Far From Heaven
Todd Haynes, USA, 2002
Posted: November 23,
Todd Haynes (Safe, Velvet Goldmine) pays respect to the
post-World War II "more than meets the eye" subspecies of
melodrama called "women's pictures," made by directors such as Douglas Sirk and
Max Ophuls, in Far from Heaven, a straight-faced examination of
whitewashed suburban hypocrisy set in picturesque Hartford, Connecticut in
the late 1950s. In its non-ironic, meticulously detailed study of a
seemingly ideal WASP nuclear family cracking apart, Haynes crafts a near
flawless blend of superficial appearances and subversive actions, a world
of weakening restraint and outright reckless behavior and, critically, the
irreconcilability between Apollonian decorum and Bacchanalian desire.
Dennis Quaid plays Frank Whitaker, a successful sales executive for
television manufacturer Magnatech, which has built a popular ad campaign
around the image of he and wife Cathy (Julianne Moore -- who previously
worked with Haynes on 1995's Safe -- in a remarkable, carefully
nuanced performance) as Mr. and Mrs. Magnatech,
symbols of burgeoning American consumerism. Cathy, a homemaker whose days
consist of looking after the couple's two children, gossiping with other
housewives and sharing mid-afternoon daiquiris, fits perfectly into this
cutting edge-meets-Norman Rockwell picture. But soon small changes are
introduced into the idyllic routine.
Frank begins logging increasingly late hours away from home, ostensibly to work on a new ad
portfolio, and Raymond Deagan
(Dennis Haysbert), a handsome black man come to take over his late
father's role as the family's gardener, wanders into the Whitakers'
oppressively beautiful, red and gold autumnal New England setting. Frank's growing neglect of Cathy's emotional and
physical needs serves as the catalyst that draws her to the warm,
sagacious nature of Raymond. It also impels her to surprise Frank at the
office one evening with a home cooked meal, but ill-prepares her for the
sight of her husband in the arms of another...man.
Far From Heaven turns on the tension between Cathy's feelings of
betrayal and her determination to save face in the neighborhood. Despite her
shock and outrage, she dutifully sticks by Frank's side as he sees a
psychiatrist to combat the "sickness" of homosexuality. Subsequently, she
takes refuge in the company of Raymond, an outsider to whom she can safely
confide her feelings. Unfortunately, Cathy is seen in public with her
gardener, and the neighborhood gossip-mongers fan their innocent
friendship into a fully raging scandal.
When Frank learns of Cathy's social indiscretions, he selfishly chides
her for jeopardizing all that he's worked for, and she feels compelled to
stop seeing Raymond, in spite of her growing affection for the man. Things seem
to have settled back into a normal pattern over the Christmas holidays,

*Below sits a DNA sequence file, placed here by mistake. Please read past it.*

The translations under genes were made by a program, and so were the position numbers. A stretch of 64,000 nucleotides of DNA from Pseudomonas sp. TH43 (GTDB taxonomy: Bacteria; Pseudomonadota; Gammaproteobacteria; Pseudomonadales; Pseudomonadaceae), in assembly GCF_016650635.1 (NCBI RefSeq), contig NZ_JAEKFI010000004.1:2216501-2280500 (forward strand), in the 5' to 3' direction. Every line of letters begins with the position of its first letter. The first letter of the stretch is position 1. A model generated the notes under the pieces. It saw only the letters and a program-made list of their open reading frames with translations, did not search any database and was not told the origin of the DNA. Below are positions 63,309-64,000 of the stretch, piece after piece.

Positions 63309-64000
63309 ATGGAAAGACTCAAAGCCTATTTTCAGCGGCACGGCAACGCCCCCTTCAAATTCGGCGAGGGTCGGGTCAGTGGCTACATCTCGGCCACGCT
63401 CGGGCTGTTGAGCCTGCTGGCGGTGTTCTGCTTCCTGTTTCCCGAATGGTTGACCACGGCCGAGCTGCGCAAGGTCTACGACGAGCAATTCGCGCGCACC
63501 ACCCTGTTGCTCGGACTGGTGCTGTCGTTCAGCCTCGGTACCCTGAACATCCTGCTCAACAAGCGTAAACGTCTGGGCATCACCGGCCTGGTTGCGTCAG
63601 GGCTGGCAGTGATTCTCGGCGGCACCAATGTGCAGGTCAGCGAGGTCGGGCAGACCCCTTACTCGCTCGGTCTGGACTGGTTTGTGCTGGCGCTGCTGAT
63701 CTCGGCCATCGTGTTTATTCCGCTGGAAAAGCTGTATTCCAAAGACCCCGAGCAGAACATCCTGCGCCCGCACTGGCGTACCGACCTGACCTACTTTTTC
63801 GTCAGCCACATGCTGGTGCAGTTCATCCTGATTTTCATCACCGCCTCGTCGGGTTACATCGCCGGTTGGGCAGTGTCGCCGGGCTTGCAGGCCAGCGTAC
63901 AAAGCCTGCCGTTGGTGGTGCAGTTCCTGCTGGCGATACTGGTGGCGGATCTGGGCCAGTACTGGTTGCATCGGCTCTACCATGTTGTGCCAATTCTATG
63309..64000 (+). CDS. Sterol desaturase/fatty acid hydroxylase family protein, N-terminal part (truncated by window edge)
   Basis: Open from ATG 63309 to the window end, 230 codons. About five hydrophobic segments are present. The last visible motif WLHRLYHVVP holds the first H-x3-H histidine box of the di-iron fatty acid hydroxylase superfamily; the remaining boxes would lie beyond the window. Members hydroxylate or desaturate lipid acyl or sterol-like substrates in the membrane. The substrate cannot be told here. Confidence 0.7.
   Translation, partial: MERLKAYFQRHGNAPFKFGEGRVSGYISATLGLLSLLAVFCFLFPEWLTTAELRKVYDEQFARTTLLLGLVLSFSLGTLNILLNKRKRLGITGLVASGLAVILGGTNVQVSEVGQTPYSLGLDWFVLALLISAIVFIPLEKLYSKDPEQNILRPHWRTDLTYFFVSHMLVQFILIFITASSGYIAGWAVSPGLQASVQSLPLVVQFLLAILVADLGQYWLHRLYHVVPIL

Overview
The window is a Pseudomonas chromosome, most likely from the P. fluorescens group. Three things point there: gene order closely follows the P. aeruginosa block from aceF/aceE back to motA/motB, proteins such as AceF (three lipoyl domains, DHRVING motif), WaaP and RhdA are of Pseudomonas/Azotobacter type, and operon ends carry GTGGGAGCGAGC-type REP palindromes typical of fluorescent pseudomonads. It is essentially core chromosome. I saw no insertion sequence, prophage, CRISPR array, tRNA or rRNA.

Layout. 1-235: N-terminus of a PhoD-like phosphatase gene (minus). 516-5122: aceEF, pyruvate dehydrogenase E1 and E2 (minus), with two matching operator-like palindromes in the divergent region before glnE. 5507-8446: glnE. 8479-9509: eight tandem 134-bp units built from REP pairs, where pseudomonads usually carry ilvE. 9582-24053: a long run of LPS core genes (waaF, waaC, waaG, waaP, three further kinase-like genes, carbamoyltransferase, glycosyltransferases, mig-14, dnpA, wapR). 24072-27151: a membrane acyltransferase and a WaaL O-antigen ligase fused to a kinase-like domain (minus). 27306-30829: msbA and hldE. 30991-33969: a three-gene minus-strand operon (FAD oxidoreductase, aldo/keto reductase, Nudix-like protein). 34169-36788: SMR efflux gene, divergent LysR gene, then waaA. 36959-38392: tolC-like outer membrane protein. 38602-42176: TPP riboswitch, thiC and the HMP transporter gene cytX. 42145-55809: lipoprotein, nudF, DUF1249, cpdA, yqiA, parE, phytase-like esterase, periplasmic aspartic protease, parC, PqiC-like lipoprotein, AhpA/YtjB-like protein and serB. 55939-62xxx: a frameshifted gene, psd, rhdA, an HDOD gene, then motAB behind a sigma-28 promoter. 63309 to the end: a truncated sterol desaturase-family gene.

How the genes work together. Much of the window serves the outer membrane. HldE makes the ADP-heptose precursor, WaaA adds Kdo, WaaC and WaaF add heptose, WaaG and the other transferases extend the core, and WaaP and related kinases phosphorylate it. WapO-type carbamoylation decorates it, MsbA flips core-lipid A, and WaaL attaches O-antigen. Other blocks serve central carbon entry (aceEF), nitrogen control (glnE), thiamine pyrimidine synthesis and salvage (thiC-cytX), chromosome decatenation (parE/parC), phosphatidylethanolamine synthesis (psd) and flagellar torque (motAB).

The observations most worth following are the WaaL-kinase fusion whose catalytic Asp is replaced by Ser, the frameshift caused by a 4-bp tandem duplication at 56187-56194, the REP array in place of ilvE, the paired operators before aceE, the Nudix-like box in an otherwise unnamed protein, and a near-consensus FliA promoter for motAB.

but Frank, of course, finds no cure for his homoerotic urges and
eventually engages in behavior that will destroy his family.
Far From Heaven smartly reveals what happens when people attempt
to deny their emotions for the sake of maintaining the status quo. Frank
might be despicable for abandoning his wife and children, but at least
he's finally being true to himself. Cathy, however, resists following her
heart, nobly sticking by her husband and protecting her children to the
bitter end, and her tortured sacrifice elevates the film above mere
melodrama. Frank takes the leap; Cathy does not. He gets his man, while
she helplessly watches her true love disappear. The dichotomy between the
two characters by film's end, and overall dramatic shift from a solved to
unsolved state, potently resonates beyond the closing
From a technical standpoint, Far From Heaven is flawless.
Cinematographer Edward Lachman and legendary composer Elmer Bernstein
deserve special mention: Lachman's use of brilliantly saturated colors and
deep shadows bring the world of Hartford to life, while Bernstein's score
accentuates the emotional peaks and valleys the characters travel with
pitch-perfect insight and execution. In fact, if there's a single flaw in
the film, it's Raymond's character. He's simply too strong, noble and wise
to be believed. He's supposed to represent both an element of natural
beauty and a paragon of racial tolerance, but his shining virtuousness, in
contrast to other characters' more human foibles, proves distracting.
Haynes manages to honor melodrama directors of the past while
fashioning his own bold assessment of a claustrophobically conservative
period in American history that he clearly considers not too far removed
from modern times. When Cathy tearfully explains to Raymond why she can't
see him anymore, he regrets the fact that people, black and white, gay and
straight, can't "see beyond the color, the surface of things." Far From
Heaven ably manages to do just that, blinding us with the false beauty
of its world, and then exposing the awesome burden that comes with keeping
up such uncomfortably artificial appearances.
Not So Mellow Drama
Those interested in viewing the works that inspired Far
From Heaven should check out Douglas Sirk's All That Heaven Allows
(1955), in which a widowed Jane Wyman shocks her conservative suburban
community when she falls in love with her younger gardener, played by Rock
Hudson. Imitation of Life (1959) is another stellar Sirk effort, in
which Lana Turner plays a woman who puts her career before her family
against a backdrop exploring themes of race and sex. Max Ophuls'
The Reckless Moment (1949) effectively explores what happens when the
worlds of staid suburbia and the criminal underworld collide.
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